Frederick County school board members are pressing for a budget and other details of a new flexible program planned at Frederick High School.
The program — called LYNX, or Linking Youth to New Experiences — would let Frederick High students attend school at off hours and possibly earn credit through activities and work experiences outside the school building.
Local school leaders are touting LYNX as an innovative, unprecedented model of public education to such a degree that it is exempt from most state regulations pertaining to schools.
A preliminary plan — a basic framework for LYNX — has been released. The school board must approve this plan by December to comply with state law. But nuances of LYNX remain undecided or have not been shared with the public, or with the board.
At its meeting on Wednesday, the Frederick County Board of Education questioned the team charged with creating LYNX — primarily Kathy Campagnoli, the Frederick High principal, and Michelle Shearer, the project manager for high school innovation and transformation.
Board members wanted specifics about how LYNX would operate, such as the process for how students could show they’ve mastered a subject, or earn high school credit, with a portfolio of their work.
They wanted to know how certain activities could be considered for credit, and how much credit, and how that would be determined.
Campagnoli said after the meeting that some specifics of LYNX have yet to be worked out. The school will open about 10 months from now, in the fall of 2017 with the new Frederick High building.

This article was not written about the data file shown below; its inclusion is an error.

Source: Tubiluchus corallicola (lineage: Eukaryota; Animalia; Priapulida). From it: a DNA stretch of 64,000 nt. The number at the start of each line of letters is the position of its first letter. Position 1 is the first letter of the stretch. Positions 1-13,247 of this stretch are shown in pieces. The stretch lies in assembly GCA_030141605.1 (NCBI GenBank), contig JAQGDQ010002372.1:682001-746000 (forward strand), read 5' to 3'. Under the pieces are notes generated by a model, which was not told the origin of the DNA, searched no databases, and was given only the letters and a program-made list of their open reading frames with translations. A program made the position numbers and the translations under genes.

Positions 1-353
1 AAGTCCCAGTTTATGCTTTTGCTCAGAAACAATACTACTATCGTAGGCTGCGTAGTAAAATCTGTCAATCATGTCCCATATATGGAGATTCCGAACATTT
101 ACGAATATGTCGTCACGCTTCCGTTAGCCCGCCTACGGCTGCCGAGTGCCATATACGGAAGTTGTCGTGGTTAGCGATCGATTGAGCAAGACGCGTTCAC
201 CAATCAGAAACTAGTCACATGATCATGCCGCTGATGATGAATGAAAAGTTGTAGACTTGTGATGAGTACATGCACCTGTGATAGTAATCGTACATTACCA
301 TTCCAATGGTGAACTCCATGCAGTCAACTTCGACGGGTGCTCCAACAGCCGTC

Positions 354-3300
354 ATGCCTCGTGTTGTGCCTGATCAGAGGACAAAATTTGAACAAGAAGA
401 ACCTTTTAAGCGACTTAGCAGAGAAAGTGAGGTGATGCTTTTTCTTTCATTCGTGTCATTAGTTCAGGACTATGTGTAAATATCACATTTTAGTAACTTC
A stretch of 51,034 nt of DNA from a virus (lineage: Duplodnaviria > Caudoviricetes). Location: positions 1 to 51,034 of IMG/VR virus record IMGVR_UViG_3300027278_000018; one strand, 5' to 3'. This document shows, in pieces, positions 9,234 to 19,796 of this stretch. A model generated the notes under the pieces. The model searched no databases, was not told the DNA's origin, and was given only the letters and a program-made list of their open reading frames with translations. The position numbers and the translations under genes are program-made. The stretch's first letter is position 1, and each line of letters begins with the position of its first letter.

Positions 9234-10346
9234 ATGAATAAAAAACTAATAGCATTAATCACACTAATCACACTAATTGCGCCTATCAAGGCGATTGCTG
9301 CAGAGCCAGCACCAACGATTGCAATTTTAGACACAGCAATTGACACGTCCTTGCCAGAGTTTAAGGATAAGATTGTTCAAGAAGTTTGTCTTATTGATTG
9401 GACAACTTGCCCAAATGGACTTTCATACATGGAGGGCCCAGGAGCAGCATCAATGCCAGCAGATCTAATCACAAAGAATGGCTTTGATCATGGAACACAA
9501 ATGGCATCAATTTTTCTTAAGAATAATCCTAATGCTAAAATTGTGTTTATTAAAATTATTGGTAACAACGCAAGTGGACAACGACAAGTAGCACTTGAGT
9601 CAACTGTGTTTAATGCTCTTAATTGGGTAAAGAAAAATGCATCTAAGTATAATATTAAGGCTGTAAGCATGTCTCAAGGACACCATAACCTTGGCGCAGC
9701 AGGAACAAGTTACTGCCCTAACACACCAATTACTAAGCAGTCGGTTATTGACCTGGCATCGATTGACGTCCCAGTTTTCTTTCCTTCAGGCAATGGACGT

Some offerings at LYNX will hinge on what classes the incoming class of about 300 freshmen sign up for in January, and their interests, Campagnoli said after the meeting.
Liz Barrett, the board’s vice president, wanted to see a copy of the program’s prospective budget, and the costs beyond what might be covered by the school system’s operating budget.
The school district recently lost out on a $10 million grant that it hoped would subsidize LYNX.
A budget has been sketched out, Campagnoli and Shearer said, and is being tweaked to pinpoint more savings. A large expense will be new technology, but the system has secured a grant for teacher training through Title II of federal education law. The amount of the grant was not specified during the meeting.
“I like the planning here, but there’s the overcommitment piece, where to deliver on this promise, it’s a big deal,” Barrett said. “The money is great. We need to see the money. I need to see the money.”
The board will receive information on the budget and proposed student advocate positions — teachers who also work with LYNX students to develop plans guiding them through high school.
Board members also wanted to know how a student’s first year at LYNX would look.
Superintendent Terry Alban tried to bring the focus back to the scope of the plan that the board is charged with approving by Dec. 1. Some of what the board asked for did not need to be included in the plan that was requested by the Maryland General Assembly, Alban said.
The General Assembly created LYNX with a state law this past legislative session. As part of the law, the plan the local board approves must describe in broader terms how students earn credit, as well as elements such as the use of online courses and LYNX’s hours of operations.
Once the local board approves that plan, it will be sent to the Maryland State Board of Education, which will grant the necessary waivers of state regulation to operate LYNX.
“As policymakers, there are some ‘how’ pieces — how, what, who, where, when and why things — that we have to understand to feel confident knowing that you can implement,” Barrett told Alban at the meeting. “And I don’t know that all of us are there entirely.”